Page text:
We have different perspectives due to coming from different places and having different experiences with fire. Thankfully everything turned out OK. It was amusing when the dustmen (garbage truck guys) came to empty our bins this morning. They saw the destroyed bin and were amazed, wondering what had happened. But I think they were happy to have one less bin to empty today!

That’s all for today! Have a great day!

God bless,
Sher :0)

12 comments: said...

Hi Sher,

Like you, I would have called the emergency services not least because the fire might spread. But I guess that Jirka's attitude is still part of the Communist era mindset, that you don't call the police or tell them who you are or where you live. To be fair to him, there are many Czech people who say that the police mindset hasn't really changed post 1989. Witness what happened to you & others when we had Charles & Camilla at Church! The police, in the name of security, tried to prevent regular worshippers from getting there!

Ivanhoe said...

Haha! Why does that not surprise me :) They just take everything so easy, don't they?
Interestingly enough, I would have to translate Czech garbage men as ashmen (popel=ash).
Have a great weekend!

Sher said...

@chaplain: Great comment! You're right on. Jirka did make a comment about not wanting to get involved with the police--and it was the very reason you shared with in your comment.

Yes, I remember very well when Prince Charles and Camilla came to visit! The police were somewhat "fierce" that day!

Have a great day,
Sher :0)

Sher said...

@Ivanhoe: Yes, they do! I've lived here five years, and never experienced this side of my husband before! For that matter, he had never experienced this side of me, either. Amazing what a fire can bring out in a relationship!

Yes, I've heard them called that in Czech! For some reason, Jirka calls them "dustmen," so that's why I used that term. Back home, as you know, we call them the garbage men.

You just reminded me--when we see a chimney cleaner (ashman?), Jirka always asks if he can touch the guy and get some soot. He had me do that one time--I'd heard of this tradition, but had never experienced it before. You touch the chimney cleaner, taking some of his soot, as a mark of good luck. Do you know how this tradition came about? I think they do that in the UK, too...I may be mistaken :0)

Have a great day,
Sher :0) said...

Hi again Sher,

Dustmen is British English. Garbage Men is American English. Two nations, divided by their common language :-)

Anonymous said...

Another tradition connected with chimney cleaners in the CR is touching a button on clothes you are wearing when you happen to see some of these guys, It should bring you luck :)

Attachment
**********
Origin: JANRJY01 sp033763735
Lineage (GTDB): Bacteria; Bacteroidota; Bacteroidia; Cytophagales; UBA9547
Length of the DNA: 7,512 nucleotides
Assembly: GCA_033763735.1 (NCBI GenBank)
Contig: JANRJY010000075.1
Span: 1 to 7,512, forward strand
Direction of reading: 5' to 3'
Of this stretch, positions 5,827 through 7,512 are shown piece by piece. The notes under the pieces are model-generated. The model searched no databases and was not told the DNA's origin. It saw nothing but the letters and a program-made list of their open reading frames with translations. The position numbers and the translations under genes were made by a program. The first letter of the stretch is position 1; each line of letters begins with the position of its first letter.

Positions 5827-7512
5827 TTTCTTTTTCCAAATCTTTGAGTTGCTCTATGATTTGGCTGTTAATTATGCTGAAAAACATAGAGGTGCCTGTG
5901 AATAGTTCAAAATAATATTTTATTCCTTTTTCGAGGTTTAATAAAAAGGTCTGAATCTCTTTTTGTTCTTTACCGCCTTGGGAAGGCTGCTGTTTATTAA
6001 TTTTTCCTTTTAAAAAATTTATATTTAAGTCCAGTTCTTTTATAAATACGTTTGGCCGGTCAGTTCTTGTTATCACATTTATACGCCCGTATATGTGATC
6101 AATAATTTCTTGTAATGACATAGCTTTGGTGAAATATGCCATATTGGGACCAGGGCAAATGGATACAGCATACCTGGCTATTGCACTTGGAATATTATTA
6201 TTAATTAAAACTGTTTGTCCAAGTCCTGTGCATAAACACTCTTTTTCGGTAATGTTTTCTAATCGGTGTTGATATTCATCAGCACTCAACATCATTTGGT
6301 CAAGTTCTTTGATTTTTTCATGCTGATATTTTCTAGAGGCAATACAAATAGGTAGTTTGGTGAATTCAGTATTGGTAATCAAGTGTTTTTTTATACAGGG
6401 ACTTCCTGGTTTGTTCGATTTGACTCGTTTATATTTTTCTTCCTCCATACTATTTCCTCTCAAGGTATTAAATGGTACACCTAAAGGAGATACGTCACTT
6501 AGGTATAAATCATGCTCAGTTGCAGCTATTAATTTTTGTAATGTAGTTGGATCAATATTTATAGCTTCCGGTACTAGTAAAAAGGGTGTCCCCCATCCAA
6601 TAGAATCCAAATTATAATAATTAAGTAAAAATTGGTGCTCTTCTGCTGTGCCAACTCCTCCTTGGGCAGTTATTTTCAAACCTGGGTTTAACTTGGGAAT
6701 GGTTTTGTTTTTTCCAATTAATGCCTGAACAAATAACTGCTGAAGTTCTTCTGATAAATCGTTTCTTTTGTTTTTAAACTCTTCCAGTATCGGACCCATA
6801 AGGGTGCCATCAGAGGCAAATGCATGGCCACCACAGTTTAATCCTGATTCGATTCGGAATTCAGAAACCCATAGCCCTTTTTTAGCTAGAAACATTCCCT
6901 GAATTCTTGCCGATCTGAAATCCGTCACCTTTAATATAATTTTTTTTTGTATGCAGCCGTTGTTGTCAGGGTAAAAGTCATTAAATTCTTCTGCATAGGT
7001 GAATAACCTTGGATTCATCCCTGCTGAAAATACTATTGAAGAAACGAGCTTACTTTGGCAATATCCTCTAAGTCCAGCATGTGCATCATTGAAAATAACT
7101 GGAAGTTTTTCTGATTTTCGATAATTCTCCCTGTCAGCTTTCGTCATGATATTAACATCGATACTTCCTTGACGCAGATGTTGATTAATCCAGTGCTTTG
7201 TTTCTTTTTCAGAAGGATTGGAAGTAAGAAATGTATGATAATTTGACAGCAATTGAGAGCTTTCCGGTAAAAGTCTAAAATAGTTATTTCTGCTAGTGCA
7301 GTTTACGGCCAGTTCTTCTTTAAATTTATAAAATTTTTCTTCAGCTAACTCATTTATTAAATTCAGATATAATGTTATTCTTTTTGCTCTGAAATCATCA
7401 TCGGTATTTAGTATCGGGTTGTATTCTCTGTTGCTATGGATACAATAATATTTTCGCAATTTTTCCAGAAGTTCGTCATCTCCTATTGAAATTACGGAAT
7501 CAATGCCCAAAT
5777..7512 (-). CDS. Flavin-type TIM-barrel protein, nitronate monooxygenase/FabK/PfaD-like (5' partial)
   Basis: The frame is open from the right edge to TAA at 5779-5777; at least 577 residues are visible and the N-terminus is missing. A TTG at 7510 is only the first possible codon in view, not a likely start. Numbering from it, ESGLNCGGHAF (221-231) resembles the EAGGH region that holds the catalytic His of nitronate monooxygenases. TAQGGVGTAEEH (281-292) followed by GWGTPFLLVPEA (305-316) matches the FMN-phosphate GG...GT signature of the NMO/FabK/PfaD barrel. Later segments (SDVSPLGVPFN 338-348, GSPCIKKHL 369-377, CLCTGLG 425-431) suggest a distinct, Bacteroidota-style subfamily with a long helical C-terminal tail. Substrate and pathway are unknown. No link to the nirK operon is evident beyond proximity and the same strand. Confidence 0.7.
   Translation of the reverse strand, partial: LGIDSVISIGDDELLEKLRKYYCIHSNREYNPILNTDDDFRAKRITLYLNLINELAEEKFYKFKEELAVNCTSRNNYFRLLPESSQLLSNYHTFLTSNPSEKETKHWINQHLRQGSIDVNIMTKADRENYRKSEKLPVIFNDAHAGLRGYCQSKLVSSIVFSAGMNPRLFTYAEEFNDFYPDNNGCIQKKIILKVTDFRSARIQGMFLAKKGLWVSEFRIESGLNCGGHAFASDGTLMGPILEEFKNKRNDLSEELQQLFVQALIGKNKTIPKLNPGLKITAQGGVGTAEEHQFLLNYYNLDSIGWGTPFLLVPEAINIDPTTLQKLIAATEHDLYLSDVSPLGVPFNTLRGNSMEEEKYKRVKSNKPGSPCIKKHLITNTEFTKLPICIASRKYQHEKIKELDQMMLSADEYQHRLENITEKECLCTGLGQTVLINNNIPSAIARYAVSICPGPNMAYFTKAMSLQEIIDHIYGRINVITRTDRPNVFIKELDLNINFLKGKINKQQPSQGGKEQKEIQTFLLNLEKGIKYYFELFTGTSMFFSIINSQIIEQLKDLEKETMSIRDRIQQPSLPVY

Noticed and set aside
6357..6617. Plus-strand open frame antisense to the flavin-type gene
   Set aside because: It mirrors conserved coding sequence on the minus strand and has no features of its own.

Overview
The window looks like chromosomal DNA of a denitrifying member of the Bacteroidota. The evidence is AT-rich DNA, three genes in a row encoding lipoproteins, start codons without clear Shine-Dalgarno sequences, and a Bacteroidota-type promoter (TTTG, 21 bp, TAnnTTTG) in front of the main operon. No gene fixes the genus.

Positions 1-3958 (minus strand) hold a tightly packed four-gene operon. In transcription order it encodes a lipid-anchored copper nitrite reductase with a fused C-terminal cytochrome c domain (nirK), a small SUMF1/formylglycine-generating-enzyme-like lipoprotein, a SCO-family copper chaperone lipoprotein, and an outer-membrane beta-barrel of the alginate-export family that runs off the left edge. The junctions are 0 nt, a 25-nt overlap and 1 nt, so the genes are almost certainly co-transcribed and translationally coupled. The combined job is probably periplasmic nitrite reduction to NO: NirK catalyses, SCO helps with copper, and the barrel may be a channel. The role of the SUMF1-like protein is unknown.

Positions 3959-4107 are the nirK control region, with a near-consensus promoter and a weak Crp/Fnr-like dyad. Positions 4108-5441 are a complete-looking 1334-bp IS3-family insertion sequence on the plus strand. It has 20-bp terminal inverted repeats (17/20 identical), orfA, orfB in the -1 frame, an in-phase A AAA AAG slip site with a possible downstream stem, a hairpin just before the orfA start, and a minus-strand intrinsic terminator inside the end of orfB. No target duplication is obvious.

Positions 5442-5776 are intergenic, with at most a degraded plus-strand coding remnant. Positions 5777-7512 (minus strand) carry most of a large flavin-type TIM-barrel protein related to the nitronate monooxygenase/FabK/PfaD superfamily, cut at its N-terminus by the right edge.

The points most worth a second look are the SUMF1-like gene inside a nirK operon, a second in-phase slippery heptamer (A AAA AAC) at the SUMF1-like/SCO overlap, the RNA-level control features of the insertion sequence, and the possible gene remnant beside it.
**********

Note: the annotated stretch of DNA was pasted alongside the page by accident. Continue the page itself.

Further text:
Sher said...

@chaplain: You're too right! I remember our discussion of clothes peg and clothes pin :0)

Thank you for the clarification of the term dustmen. Sometimes Jirka does use British English--it was the first English he learned. In fact, some of our Czech friends have a bit more British accent to their English--it's really interesting!

I must also say, since being exposed to more Brits and British English, I've begun to use a bit more British English myself--sometimes :0)

Have a great day,
Sher :0)

Sher said...

@Anonymous: Thanks for sharing that! We don't have these traditions where I come from in the U.S. I've heard and read about's really neat to see how it works in person.

Another interesting point--the chimney sweeps are so happy when you come up and touch their sleeve--they get a big smile and are very friendly. I really enjoy encountering chimney sweeps here!

Have a great day,
Sher :0)

Karen said...

Wow Sher, congratulations on losing all of that weight! That's quite an accomplishment, especially if your leg is giving you trouble at the same time.

Sher said...

@Karen: Thank you! It's been part effort--cutting down on portion sizes and junk, but is also due to the amount of pain I've been in, and the pain med makes me nauseated every day.

That's one of the positives of this episode! Along with gaining a better understanding of how life is for disabled people. You really gain a new perspective by going through these types of things.

Have a great day,
Sher :0)

Anonymous said...

Bin fires are common? I've NEVER witnessed any - and I've been living in Prague ever since I was born, which is nearly 30 years.

Sher said...

Yep, bin fires are fairly common. My very Czech husband has also lived in Prague for 30 years--he's seen many bin fires in his day.

Maybe in your part of Prague people are more careful and avoid throwing lit matches and cigarettes in their bins!